For the role of Billi, Wang cast Nora Lum, better known by her professional name, Awkwafina. “I had to find someone who was authentic in terms of an actor who could portray a ‘fish out of water’, but for someone who looks like every other fish in that water! Visually she belongs, but her essence and body language felt different. For Chinese audiences that can instantly tell that she has an American accent when she speaks, it was obvious. For American audiences we have people in the script saying it. Nora actually speaks much better Chinese than I do, so I crafted the script so that it was tailored for her. I definitely didn’t want an imitation of me for the role, but for Nora to put herself and make Billi a conduit for the audience.”
Wang cites the family dramas of Mike Leigh and Ruben Östlund as inspirations for The Farewell. Tonally, Wang’s movie blends melancholy humour with a sense of robust family dynamics in flux. It’s a tough pitch to sell, but the director knew that this was the type of film she wanted to make. “It’s the way I see the world. It’s funny and absurd but also really sad at the same time. I just had to find the right way to find that balance.”
Other unlikely forms of inspiration came from viewing the film as a horror or thriller. “The sense of dread of the lie being discovered was portrayed by placing the camera as they do in horror films, with a constant fear that the monster – which in this case is the lie they are all partaking in – could come out at any time.”
The Farewell has played on the international film-festival circuit and been on release in the US for a while. General Chinese audiences will get to see the film soon, and judging by the audience’s reaction at a screening at the Shanghai Film Festival earlier this year, the movie might hit home in a different way than it does in America. “There were plenty of laughs and tears,” says Wang, “but my team that went there told me that the laughs were very different to the ones we get in America. I want to know actually where they laugh.”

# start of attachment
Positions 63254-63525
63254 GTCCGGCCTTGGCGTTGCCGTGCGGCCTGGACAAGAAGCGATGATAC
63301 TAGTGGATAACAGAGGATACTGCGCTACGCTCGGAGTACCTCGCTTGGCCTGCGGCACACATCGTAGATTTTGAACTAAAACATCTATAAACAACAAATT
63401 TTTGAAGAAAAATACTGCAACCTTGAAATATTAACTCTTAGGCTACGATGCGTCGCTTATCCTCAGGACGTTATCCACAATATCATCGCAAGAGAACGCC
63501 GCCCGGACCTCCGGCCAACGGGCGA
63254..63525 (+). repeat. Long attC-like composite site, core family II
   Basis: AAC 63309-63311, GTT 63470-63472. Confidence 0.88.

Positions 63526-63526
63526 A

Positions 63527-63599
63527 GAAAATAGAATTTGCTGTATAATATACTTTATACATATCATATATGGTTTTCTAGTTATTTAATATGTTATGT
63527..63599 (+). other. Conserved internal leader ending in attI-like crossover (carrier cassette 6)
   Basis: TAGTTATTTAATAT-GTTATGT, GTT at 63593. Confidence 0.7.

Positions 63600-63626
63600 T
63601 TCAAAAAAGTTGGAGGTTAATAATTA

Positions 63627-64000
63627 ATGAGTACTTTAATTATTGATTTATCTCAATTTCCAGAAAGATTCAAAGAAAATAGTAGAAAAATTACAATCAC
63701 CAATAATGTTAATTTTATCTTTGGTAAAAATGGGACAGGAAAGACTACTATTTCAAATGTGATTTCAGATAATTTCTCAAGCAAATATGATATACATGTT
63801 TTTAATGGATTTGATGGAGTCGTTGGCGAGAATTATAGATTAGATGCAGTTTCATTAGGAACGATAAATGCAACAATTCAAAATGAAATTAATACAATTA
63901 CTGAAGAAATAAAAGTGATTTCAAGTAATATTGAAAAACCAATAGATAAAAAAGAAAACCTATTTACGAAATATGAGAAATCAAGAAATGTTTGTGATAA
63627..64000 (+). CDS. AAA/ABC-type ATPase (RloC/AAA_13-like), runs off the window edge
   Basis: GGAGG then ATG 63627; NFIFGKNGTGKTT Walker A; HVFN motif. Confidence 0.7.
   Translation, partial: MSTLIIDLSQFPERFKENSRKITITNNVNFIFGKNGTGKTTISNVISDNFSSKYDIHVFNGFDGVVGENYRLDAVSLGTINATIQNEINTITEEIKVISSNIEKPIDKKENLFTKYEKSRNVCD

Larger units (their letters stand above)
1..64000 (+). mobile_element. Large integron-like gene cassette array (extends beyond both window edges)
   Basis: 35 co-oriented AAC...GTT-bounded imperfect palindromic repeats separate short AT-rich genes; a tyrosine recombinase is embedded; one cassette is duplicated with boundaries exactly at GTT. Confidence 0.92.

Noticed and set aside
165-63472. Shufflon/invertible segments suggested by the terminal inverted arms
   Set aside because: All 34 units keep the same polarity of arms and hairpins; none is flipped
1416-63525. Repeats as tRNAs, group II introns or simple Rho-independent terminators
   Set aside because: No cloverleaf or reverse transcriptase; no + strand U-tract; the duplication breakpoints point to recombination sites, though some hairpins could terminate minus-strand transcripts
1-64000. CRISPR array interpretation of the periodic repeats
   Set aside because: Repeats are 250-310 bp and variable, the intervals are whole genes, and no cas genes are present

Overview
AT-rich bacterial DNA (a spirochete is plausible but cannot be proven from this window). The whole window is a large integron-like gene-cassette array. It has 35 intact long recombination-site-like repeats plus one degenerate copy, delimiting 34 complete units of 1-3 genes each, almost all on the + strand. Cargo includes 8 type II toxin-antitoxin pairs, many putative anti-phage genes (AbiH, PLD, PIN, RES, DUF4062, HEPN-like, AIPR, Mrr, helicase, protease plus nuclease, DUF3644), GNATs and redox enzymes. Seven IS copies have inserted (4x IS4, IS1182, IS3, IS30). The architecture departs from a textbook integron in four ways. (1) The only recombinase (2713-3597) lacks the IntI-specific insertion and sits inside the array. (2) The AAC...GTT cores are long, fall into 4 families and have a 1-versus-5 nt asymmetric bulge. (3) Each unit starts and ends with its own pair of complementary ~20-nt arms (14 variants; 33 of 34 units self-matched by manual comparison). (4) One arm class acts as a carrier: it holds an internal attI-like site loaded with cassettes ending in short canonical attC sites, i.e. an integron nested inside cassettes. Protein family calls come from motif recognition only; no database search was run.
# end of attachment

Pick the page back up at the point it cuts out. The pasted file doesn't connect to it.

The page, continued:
Wang says the idea to turn her real-life experiences into a film came to her as soon as she lived them. “As soon as I knew that I would be following this decision [not to tell Nai Nai that she was dying] that my great aunt made, I felt like it was so absurd that it would be a screwball comedy. I think it was also a way of surviving the situation, but then I had so many detailed memories of it that I had to write it down. The film made itself in that way.”
Highlighting just how personal a project this was, Wang cast her great aunt to play herself in the film. “She was the only non-professional actor in the movie, but getting her to a place to play herself felt so good, because I was sharing someone I love so much with the world.”
Finally the lie itself, the one that inspired the film and is a constant presence in The Farewell, has to be addressed. Wang hasn’t changed her mind about what she thinks about it all. “I feel the same as before, but perhaps with more compassion for the lie. It has to be questioned but is also justified, and I don’t think the two have to be mutually exclusive. Some days I feel differently about it, but it’s really important for me that the audience were in the same place as me. The effect of it on the people involved. ‘What would you do? Would you want to be lied to?’”
The Farewell is on general release in the UK and US now and will be released in China soon.